In solid-state physics, a band gap, also called an energy gap or bandgap, is an energy range in a solid where no electron states can exist.

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Basalt is a common extrusive igneous (volcanic) rock formed from the rapid cooling of basaltic lava exposed at or very near the surface of a planet or moon.

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Bearing (mechanical)

A bearing is a machine element that constrains relative motion to only the desired motion, and reduces friction between moving parts.

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Belgium, officially the Kingdom of Belgium, is a country in Western Europe bordered by France, the Netherlands, Germany and Luxembourg.

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BHP, formerly known as BHP Billiton, is the trading entity of BHP Billiton Limited and BHP Billiton plc, an Anglo-Australian multinational mining, metals and petroleum dual-listed public company headquartered in Melbourne, Victoria, Australia.

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Bingara, New South Wales

Bingara (Aboriginal for 'creek') is a small town on the Gwydir River in Murchison County in the New England region of New South Wales, Australia.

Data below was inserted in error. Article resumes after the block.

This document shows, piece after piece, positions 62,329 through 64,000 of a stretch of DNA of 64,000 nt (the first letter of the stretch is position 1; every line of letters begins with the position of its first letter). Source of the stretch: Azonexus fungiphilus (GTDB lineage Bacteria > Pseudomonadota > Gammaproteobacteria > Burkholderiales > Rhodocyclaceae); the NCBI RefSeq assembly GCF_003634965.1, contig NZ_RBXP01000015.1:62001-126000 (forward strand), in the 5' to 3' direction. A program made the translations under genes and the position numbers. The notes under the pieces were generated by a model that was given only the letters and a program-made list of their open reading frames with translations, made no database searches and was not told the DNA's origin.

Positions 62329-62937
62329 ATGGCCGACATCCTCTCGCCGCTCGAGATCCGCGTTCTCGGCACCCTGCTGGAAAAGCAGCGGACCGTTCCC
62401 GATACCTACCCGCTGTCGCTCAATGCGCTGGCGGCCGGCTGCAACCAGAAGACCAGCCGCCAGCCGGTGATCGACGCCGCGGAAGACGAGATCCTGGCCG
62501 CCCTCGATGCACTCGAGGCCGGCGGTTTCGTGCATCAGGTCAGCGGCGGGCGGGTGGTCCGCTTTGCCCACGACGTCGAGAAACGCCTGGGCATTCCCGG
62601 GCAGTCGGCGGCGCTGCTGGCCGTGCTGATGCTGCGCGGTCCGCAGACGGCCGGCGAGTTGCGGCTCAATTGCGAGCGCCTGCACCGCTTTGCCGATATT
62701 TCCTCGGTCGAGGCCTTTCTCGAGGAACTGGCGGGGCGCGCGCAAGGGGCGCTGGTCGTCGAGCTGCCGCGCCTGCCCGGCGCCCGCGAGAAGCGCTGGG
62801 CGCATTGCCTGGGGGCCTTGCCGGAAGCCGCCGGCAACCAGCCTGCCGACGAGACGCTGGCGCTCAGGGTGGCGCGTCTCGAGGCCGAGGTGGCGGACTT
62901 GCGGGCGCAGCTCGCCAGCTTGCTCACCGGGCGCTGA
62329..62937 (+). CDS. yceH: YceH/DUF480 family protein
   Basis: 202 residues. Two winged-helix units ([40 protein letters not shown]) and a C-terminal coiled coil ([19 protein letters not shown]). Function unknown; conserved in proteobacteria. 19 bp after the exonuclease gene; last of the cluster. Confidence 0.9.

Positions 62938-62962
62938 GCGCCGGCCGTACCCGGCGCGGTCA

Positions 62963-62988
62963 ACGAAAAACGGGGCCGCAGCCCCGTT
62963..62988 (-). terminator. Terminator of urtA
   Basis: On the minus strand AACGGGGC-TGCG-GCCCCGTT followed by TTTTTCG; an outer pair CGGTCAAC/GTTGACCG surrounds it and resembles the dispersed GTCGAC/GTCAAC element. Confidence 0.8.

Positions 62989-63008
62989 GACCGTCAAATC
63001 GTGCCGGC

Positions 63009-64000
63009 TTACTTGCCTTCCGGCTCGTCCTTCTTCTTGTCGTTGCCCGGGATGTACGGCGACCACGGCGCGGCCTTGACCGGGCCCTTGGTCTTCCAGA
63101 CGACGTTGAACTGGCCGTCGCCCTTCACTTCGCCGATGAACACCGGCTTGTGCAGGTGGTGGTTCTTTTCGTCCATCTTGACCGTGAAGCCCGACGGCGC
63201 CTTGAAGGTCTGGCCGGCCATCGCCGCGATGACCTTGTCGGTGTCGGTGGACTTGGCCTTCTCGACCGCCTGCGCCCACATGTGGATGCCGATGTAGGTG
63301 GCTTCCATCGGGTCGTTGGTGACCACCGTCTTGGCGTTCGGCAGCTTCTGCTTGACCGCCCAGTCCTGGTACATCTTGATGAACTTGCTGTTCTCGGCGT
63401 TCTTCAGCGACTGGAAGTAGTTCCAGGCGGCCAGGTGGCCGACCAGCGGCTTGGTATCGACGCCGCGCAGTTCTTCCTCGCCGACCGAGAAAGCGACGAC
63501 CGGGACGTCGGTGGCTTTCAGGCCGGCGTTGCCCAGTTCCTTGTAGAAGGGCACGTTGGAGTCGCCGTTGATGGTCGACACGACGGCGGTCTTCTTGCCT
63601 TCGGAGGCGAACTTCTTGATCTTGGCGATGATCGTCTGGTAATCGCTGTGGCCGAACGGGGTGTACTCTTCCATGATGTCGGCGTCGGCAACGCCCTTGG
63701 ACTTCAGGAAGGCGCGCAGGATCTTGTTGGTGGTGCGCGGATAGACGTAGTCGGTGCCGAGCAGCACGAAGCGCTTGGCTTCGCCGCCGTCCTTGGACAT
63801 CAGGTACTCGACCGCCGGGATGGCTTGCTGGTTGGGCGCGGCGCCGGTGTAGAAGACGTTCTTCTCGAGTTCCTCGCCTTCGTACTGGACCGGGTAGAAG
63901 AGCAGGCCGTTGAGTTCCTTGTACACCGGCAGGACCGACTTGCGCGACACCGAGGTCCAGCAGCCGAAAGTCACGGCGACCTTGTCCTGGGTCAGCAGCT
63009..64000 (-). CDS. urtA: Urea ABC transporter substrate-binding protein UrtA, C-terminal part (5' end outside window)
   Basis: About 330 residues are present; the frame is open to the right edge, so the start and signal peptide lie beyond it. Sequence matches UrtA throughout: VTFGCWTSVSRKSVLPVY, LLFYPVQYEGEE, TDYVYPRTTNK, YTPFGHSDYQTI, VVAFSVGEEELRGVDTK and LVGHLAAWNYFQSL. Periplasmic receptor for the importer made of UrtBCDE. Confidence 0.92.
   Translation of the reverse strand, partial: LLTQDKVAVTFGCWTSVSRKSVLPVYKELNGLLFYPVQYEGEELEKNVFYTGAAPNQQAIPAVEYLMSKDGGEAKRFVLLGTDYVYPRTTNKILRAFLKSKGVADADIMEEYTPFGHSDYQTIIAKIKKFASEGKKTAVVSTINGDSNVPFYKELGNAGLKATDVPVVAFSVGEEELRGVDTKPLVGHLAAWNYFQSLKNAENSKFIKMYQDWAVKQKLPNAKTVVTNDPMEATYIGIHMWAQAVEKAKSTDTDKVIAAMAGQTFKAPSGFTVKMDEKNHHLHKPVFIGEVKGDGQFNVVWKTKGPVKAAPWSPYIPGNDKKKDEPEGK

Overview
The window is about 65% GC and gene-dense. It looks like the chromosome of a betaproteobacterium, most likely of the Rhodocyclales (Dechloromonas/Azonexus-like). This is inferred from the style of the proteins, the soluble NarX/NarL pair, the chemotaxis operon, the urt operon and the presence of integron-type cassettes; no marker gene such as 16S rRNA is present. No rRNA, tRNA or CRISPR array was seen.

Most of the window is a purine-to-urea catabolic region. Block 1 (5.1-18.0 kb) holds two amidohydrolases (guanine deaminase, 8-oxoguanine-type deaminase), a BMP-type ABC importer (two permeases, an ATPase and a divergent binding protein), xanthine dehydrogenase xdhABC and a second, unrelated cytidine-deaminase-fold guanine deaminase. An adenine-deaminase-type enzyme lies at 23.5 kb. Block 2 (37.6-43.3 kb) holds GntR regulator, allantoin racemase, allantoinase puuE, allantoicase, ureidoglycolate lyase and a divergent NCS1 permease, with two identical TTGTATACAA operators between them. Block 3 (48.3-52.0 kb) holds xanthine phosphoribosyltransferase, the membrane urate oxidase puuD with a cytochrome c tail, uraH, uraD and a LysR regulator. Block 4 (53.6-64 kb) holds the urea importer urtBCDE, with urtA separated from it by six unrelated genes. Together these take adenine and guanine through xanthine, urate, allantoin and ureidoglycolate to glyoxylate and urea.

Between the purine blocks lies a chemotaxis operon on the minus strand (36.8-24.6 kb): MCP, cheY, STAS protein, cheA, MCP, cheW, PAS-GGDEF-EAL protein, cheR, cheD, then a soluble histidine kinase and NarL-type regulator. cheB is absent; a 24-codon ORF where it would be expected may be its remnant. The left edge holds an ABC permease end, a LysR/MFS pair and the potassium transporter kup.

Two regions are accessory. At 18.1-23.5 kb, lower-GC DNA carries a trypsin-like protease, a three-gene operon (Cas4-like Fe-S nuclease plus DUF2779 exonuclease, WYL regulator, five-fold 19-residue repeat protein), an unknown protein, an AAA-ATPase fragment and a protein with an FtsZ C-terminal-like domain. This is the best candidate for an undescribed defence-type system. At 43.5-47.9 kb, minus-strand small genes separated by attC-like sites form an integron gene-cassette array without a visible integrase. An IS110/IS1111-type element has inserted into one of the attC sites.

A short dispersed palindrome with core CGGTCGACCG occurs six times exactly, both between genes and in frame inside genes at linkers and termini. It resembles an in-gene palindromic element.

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Biotite is a common phyllosilicate mineral within the mica group, with the approximate chemical formula.

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Blood diamond

Blood diamonds (also called conflict diamonds, war diamonds, hot diamonds, or red diamonds) is a term used for a diamond mined in a war zone and sold to finance an insurgency, an invading army's war efforts, or a warlord's activity.

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Blue diamond

Blue diamond is a type of diamond which exhibits all of the same inherent properties of the mineral except with the additional element of blue color in the stone.

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Boron is a chemical element with symbol B and atomic number 5.

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Boron nitride

Boron nitride is a heat and chemically resistant refractory compound of boron and nitrogen with the chemical formula BN.

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Bort, borat or boort is a term used in the diamond industry to refer to shards of non-gem-grade/quality diamonds.

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Botswana, officially the Republic of Botswana (Lefatshe la Botswana), is a landlocked country located in Southern Africa.